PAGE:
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Outcome Review of Modified Central Mound Technique in Breast Reduction AND Mastopexy

Corresponding Author:
Omar Alnobani
Plastic Surgery Registrar, Manchester Foundation Trust, United Kingdom

Received: 12-Apr-2022, Manuscript No. ijocs-22-60401; Editor assigned: 14-Apr-2022, PreQC No. ijocs-22-60401(PQ); Reviewed: 12-May-2022, QC No. ijocs-22-60401(Q); Revised: 15-May-2022, Manuscript No. ijocs-22-60401(R); Published: 20-May-2022, DOI: 10.37532/1753-0431.2022.16(4).240


Background: The Central Mound (CM) technique is one of the most reliable and safe mammoplasty techniques, based on the use of a highly
vascular central pedicle.
Method: From January 2020 to December 2020, a retrospective review of 28 patients, who underwent reduction mammoplasty or mastopexy
using our modified technique, were included in this study. All procedures were performed by the senior author of this paper in a private
setting. Patients’ demographics, operative and postoperative outcomes were collected and analyzed.
Results: In this study, 28 patients identified for inclusion. The mean age was 44.5 years, and mean Body Mass Index (BMI) was 30.2 kg/m2.
Postoperatively, mean follow up period was 5.5 months, with no mortalities and few morbidities and high satisfaction rate.


Central mound; Reduction mammoplasty; Mastopexy, Outcomes


Macromastia, or sometimes known as symptomatic mammary hypertrophy, is a common condition in women. Excessive breast tissue can cause physical problems such as musculoskeletal pain, posture difficulties and erythema intertrigo. Moreover, it can cause psychological distress and negatively impact body image perception and quality of life [1,2].

The mainstay treatment for macromastia is a reduction mammoplasty, which is a highly prevalent aesthetic breast procedure. There are various techniques for reducing mammoplasty, and the type of nipple pedicle employed in breast reconstruction is a matter of debate. There has been considerable development and refinement in the different techniques of reduction mammoplasty, categorized by different pedicle designs and skin pattern reductions [3-9]. One of those commonly used procedures is the Central Mound (CM) mammoplasty, which has proved effective at volume reduction, minimizing scar burden and retaining the neurovascular pedicle and lactational potential [4,10].

In 1981, Balch introduced the CM technique as an unconventional approach, but it has come forth as a safe and effective approach consisting of a wide range of advantages [11]. This technique revolves around opting for a highly vascular glandular pedicle directly from the chest wall, with a specific feature that it can be used reliably in re-reductions regardless of the pedicle design in the prior reduction [3,4].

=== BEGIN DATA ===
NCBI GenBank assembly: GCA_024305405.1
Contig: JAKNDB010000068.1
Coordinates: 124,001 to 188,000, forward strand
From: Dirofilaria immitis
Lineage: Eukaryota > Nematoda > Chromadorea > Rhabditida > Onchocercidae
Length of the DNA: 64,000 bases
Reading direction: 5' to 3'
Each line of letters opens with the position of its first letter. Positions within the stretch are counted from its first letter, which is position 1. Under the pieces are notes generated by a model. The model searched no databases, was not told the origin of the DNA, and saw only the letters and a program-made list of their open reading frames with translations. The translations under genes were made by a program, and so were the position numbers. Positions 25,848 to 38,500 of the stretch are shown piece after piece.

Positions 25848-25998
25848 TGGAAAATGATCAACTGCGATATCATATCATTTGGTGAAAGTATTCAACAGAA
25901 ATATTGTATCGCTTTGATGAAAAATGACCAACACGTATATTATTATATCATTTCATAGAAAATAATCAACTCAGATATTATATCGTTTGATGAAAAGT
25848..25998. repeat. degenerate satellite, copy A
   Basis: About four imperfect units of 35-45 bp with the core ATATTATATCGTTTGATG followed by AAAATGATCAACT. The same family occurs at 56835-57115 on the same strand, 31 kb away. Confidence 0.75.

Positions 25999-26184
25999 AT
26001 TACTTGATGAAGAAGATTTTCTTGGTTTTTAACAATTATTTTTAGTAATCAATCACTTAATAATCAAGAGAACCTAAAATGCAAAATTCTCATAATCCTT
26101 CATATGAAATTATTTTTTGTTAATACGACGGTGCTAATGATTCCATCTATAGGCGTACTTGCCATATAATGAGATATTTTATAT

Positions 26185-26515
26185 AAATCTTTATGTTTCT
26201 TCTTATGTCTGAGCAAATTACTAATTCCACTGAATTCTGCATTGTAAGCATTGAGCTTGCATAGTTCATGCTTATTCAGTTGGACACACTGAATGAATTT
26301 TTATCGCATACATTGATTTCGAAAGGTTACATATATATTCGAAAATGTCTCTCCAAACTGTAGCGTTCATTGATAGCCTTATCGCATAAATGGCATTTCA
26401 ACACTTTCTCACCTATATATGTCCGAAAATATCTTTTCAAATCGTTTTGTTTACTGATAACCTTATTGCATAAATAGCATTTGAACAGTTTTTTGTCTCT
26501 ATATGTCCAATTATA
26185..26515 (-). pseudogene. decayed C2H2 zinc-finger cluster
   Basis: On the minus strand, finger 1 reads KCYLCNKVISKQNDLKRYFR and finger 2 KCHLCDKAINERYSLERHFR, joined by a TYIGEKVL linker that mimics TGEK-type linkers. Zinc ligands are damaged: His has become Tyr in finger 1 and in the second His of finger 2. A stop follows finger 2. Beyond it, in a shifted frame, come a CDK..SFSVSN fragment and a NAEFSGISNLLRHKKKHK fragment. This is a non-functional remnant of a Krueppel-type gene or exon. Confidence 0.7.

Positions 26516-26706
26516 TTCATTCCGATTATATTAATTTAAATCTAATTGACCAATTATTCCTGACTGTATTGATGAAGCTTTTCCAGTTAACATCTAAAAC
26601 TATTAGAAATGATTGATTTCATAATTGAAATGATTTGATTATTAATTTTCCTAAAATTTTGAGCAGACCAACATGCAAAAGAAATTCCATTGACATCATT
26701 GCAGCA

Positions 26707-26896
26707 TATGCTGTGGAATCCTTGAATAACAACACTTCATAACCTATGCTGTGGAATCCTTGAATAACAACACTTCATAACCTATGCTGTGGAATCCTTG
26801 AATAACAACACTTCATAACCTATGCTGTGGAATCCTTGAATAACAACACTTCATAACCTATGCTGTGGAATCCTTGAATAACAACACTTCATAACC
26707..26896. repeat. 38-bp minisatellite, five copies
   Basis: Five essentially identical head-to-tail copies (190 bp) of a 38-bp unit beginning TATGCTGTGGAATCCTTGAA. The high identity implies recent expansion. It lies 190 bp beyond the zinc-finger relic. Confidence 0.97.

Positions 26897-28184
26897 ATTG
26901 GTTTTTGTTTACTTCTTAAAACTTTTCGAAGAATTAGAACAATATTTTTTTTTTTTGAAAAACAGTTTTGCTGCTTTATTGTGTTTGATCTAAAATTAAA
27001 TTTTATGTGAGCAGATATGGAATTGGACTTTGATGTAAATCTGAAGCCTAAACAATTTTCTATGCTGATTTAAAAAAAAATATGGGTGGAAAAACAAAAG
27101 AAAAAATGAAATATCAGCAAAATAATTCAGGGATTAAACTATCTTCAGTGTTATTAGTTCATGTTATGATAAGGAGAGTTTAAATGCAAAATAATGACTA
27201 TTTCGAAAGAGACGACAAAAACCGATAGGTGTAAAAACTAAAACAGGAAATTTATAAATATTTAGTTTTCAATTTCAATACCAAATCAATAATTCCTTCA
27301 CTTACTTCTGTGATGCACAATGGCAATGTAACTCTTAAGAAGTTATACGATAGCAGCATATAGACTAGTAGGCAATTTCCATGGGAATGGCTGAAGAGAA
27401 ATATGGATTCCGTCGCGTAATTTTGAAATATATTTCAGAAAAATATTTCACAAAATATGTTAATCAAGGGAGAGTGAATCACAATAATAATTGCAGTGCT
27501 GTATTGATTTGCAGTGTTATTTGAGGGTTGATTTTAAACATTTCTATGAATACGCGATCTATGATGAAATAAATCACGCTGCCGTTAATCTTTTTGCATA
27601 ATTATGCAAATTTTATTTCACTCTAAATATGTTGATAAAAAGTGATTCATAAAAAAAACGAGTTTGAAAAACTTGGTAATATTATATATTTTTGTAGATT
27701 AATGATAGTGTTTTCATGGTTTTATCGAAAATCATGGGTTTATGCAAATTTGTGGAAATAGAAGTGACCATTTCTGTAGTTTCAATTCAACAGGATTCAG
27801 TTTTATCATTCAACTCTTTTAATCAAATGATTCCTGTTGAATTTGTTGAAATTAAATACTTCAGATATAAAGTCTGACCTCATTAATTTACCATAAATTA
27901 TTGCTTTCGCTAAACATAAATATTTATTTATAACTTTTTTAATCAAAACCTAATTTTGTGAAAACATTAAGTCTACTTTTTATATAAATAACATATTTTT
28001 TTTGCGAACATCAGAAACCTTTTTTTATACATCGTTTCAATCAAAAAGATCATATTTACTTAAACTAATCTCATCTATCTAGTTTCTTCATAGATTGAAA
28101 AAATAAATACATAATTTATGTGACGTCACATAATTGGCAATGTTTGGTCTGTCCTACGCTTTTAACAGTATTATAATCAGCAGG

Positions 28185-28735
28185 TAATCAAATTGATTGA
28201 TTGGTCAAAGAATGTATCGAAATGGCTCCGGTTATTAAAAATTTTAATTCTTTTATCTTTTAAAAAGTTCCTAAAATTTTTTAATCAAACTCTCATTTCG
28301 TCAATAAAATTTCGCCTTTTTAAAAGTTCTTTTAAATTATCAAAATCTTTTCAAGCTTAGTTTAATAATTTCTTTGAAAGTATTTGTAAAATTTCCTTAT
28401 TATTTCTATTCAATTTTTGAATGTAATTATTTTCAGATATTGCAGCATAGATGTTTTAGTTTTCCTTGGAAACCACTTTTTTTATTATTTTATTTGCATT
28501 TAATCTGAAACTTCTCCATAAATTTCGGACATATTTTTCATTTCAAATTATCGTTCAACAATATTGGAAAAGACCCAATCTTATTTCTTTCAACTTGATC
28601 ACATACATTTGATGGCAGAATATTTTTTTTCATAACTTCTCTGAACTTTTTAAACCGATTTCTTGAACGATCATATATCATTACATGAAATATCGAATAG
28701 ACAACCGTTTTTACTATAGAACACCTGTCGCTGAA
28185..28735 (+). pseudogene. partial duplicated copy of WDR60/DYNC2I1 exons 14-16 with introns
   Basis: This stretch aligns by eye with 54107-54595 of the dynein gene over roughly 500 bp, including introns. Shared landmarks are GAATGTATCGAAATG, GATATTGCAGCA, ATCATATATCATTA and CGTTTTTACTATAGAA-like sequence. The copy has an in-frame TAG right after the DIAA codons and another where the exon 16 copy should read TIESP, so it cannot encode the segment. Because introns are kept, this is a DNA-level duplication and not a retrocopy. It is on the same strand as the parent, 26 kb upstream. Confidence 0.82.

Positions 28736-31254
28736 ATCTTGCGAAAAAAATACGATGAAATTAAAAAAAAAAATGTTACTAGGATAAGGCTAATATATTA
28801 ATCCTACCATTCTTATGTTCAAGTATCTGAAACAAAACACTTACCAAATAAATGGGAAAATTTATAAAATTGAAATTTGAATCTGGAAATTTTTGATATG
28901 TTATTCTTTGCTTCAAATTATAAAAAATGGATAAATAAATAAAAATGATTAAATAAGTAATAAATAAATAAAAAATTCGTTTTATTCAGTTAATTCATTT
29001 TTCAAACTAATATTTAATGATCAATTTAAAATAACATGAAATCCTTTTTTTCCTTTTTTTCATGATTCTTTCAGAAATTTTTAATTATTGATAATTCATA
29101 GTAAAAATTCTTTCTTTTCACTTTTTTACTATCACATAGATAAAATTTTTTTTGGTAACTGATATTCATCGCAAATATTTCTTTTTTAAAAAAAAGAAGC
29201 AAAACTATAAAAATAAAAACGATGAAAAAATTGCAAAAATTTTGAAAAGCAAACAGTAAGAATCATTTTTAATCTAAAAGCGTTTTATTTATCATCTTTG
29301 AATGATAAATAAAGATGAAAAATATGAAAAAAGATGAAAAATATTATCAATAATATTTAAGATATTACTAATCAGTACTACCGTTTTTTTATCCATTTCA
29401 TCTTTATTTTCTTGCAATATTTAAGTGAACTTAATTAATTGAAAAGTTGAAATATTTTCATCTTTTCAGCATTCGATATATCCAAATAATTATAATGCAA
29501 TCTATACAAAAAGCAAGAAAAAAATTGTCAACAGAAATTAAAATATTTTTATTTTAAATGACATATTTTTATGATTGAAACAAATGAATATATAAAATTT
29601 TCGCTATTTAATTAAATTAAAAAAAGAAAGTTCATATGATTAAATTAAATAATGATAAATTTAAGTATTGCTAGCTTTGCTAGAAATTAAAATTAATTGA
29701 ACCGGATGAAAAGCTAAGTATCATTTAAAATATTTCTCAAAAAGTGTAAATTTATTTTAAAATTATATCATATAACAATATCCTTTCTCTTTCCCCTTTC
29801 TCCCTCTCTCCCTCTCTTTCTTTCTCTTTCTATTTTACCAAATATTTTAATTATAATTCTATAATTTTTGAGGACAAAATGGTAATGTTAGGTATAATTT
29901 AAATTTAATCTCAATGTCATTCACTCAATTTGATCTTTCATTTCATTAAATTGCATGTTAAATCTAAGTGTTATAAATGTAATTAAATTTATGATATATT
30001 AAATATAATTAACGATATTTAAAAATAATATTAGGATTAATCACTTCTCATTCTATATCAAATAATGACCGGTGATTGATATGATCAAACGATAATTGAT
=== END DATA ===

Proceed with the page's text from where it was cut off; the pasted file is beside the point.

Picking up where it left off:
This study has revisited the central mound technique with touch up modifications to maximize the overall outcome. The aim was to analyze and evaluate the postoperative results using this technique in terms of post operative complications and patient’s satisfaction.


Study design

A retrospective review of all patients who underwent reduction mammoplasty or mastopexy using a modified CM technique got included in this study from January 2020 to December 2020. All procedures were performed by the senior author of this article. Patients’ demographics, comorbidities, operative and postoperative details were collected and statistically analyzed.

Operative technique

Preoperative marking was done while the patient in a standing position with a typical Wise pattern skin incision. The Midline was marked from the manubrium sterni to the umbilicus, then marking the mid-axis of each breast from the middle point of the clavicle to the areola. Measuring the distance of the new Nipple Areola Complex (NAC) transposition, the new nippleareola complex position tagged at Pitanguy point.

Dissection of the subcutaneous pocket superior to the new nipple areola complex position, with a distance equal to or more than the required distance of the nipple transposition. The pedicle base was not detached from the posterior region of the pectoralis fascia.

The technique is carried out by First, the areola is marked using the cookie cutter and incised, and depithelialization of the keyhole skin pattern is done using Colorado needle. Then, the breast tissue is excised only caudal to transverse limbs of the pillars down to but not breaching the pectoral fascia. 2 cm-thick pillars are dissected medially, laterally. Superiorly, 0.5 cm-1 cm skin flap is adopted freeing the entire central breast mound. The length of superior/cephalic dissection is equal to the distance needed for NAC superior mobilization. The cephalic pocket must provide an ample room to accommodate the breast tissue to slide with minimal tension.

The constructed central mound is now freely mobile to slide up. Fixation of the central mound upper pole dermis to pectoralis fascia or at the second intercostal space with an absorbable suture 3/0 Monocryl at 9 o’clock, 12 o’clock and 3 o’clock. Finally, meticulous hemostasis, drains were never used.

Once upper pole is fixed, then pillars are wrapped around the central mound and secured using stay stitch to the crossing of the breast meridian with IMF.

Closure is started caudal to cephalic. Initially, closure starts in the horizontal limb from periphery towards centre to enhance the breast perkiness and eliminate dog ears. Usually starting lateral first, done in layers. First layer using barbed suture to block the dead space and prevent the breast falling laterally. Second layer is a dermal layer, followed by the skin layer. Similar way of closure is done medially apart from the first layer “barbed suture layer” which is omitted medially to give more room for the breast to shift medially. Lateral side contour adjustment by liposuction was infrequently used.


A total of 28 patients were included. The mean age was 44.5 years ± 11.2 years, mean body mass index (BMI) 30.2 kg/m2 ± 3.4 kg/m2, 10.7% were diabetic, and all the participants were nonsmokers, as listed in Table 1.